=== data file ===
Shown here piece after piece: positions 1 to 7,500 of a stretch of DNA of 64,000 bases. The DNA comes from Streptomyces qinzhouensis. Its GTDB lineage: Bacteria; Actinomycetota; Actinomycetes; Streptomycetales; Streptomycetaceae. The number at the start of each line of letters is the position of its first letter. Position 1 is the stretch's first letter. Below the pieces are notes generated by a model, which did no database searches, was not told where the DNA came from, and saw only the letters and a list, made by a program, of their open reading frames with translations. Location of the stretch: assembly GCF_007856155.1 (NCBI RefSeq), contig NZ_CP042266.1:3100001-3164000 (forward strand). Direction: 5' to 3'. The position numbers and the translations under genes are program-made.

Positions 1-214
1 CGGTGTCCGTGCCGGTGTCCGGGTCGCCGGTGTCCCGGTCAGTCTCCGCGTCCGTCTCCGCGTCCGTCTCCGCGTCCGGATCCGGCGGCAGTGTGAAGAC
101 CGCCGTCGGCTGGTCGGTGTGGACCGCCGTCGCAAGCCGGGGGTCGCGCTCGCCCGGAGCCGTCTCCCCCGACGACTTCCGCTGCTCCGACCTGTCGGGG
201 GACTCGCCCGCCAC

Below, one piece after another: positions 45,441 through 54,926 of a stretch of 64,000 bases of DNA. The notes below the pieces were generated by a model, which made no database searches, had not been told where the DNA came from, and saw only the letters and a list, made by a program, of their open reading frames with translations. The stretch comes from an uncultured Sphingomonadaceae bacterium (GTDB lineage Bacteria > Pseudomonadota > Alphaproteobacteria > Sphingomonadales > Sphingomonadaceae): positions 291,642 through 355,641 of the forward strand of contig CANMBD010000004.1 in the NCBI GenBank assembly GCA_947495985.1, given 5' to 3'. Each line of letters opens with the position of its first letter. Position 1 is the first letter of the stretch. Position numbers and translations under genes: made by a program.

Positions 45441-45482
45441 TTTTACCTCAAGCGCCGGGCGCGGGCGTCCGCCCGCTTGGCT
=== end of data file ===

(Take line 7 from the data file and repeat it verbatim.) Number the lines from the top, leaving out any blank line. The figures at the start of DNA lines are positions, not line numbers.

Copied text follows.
Positions 45441-45482